• GIS created the concept and developed the curriculum for a new empowerment program for girls who are Umoja students. 
  • The first Umoja student alumni group, Umoja Corp, was formed by high school graduates receiving college stipends after one year of volunteer service to the Project; this began a trend of alumni support for Umoja programs.
  • First long-term volunteer of the Project, living in Chulaimbo for 15 months. Her project focus included launching a girls empowerment program (GET UP). 
  • Four Umoja students score well enough on the national exam to be given direct admittance to university with government support. 
  • The first interfaith youth group travel from the U.S. to visit the project.


  • Linda Olasya was hired as Umoja Project Deputy Coordinator. 
  • Women in Chulaimbo and Indianapolis form the “Global Interfaith Sisters” group and have regular video conference conversations to talk about girls’ issues.
  • The project expands to partner with 15 primary schools.
  • The first sustainable agriculture training was held for Guardians in Kenya, to assist the group in bolstering their own families’ personal food security.


  • Barack Juma is hired for one year to serve as the project’s first Administrative Assistant.
  • The first field interns from Duke Divinity School served in Kenya for 2 months. 
  • The first youth group from Indianapolis, associated with North United Methodist Church, traveled to Chulaimbo to visit the project.
  • Fundraiser event with carnival activities, known as “Kenya Carnival,” is held for the first time in Indianapolis to raise funds for secondary school tuition.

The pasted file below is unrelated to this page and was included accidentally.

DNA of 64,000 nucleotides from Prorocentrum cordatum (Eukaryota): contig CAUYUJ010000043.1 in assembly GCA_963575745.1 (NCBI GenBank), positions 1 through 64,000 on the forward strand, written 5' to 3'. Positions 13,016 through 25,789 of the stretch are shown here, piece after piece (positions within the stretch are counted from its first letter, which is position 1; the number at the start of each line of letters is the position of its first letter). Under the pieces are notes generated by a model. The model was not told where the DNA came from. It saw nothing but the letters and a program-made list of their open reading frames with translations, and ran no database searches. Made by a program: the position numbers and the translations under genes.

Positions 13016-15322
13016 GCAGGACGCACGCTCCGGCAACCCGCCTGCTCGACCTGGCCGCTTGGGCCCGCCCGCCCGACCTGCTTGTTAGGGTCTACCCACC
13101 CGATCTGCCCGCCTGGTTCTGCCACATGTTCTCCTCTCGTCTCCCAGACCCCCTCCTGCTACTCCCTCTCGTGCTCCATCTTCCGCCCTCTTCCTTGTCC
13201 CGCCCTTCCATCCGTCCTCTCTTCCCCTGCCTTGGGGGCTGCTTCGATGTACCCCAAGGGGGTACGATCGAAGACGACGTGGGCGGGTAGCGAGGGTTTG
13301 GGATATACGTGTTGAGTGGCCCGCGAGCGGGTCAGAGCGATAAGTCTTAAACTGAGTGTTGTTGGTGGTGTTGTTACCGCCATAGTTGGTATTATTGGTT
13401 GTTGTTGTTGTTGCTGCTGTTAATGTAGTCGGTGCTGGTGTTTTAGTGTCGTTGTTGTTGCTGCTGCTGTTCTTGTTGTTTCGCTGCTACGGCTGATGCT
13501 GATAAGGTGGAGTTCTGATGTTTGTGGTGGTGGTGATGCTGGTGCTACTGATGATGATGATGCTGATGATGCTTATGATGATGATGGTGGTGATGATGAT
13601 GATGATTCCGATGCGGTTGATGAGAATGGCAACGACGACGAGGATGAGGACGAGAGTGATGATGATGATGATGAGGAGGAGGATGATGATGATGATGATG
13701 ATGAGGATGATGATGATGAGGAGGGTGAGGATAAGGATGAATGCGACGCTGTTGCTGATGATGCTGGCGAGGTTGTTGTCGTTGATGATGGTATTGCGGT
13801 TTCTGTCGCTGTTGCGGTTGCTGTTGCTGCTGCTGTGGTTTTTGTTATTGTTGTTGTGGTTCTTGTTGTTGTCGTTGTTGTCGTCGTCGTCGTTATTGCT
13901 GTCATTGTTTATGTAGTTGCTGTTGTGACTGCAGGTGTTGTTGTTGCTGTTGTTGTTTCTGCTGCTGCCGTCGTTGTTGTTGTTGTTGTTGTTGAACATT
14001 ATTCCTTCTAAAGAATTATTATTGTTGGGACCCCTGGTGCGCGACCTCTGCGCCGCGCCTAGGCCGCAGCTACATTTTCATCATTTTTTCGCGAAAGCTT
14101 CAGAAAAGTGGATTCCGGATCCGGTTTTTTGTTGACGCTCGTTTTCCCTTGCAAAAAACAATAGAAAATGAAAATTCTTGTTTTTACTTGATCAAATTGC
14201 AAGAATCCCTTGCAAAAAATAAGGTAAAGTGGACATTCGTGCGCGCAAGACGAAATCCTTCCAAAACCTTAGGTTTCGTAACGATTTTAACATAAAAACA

2008 – School lunch program begins

  • After learning that hunger was a major issue affecting school attendance and performance, Umoja Project initiated a school lunch program in 10 primary schools. 
  • Barack Juma became the first Umoja student to finish secondary school.
  • Leonard Otieno Otiende is hired as a Project Officer

2007 – Umoja Project begins work on April 1, 2007

  • The Umoja Project partners with 10 primary schools in Chulaimbo to provide uniforms to 170 primary students and pay tuition for seven secondary school students.
  • A group of Guardians organized to support Umoja children who lost one or both parents.
  • Ten Indianapolis congregations commit to partnership and pool funds to begin service in Chulaimbo; they are joined in supporting the project by a coalition of Kenyan congregations.

2006 Global Interfaith Partnership (GIP) is founded.

“Fear not. Your good intentions and your desire to learn will lead you to where you need to go.” – Kenyan attendee during initial exploratory meeting.

The initial exploratory group from Indiana and Kenyan faith leaders determined the principles that became the basis for the creation of the project:

    • Start small
    • Listen
    • Build trust
    • Develop relationships
    • Offer relationship first, then money
    • Remember that children can break down barriers created by adults
    • Understand the different layers of leadership in a faith-based organization
    • Remember that people in the pew can effect change in leadership
    • Work with people rooted in the community who aren’t going to move with a job change
  • Ellen Daniels-Howell was selected as GIP Executive Director, and Joseph Okuya was hired as the Umoja Project Coordinator.
  • First organizational meeting for Indianapolis congregational leaders at North United Methodist Church.


The Power of $250

A donation of just $250 can pay for an entire year of secondary school tuition!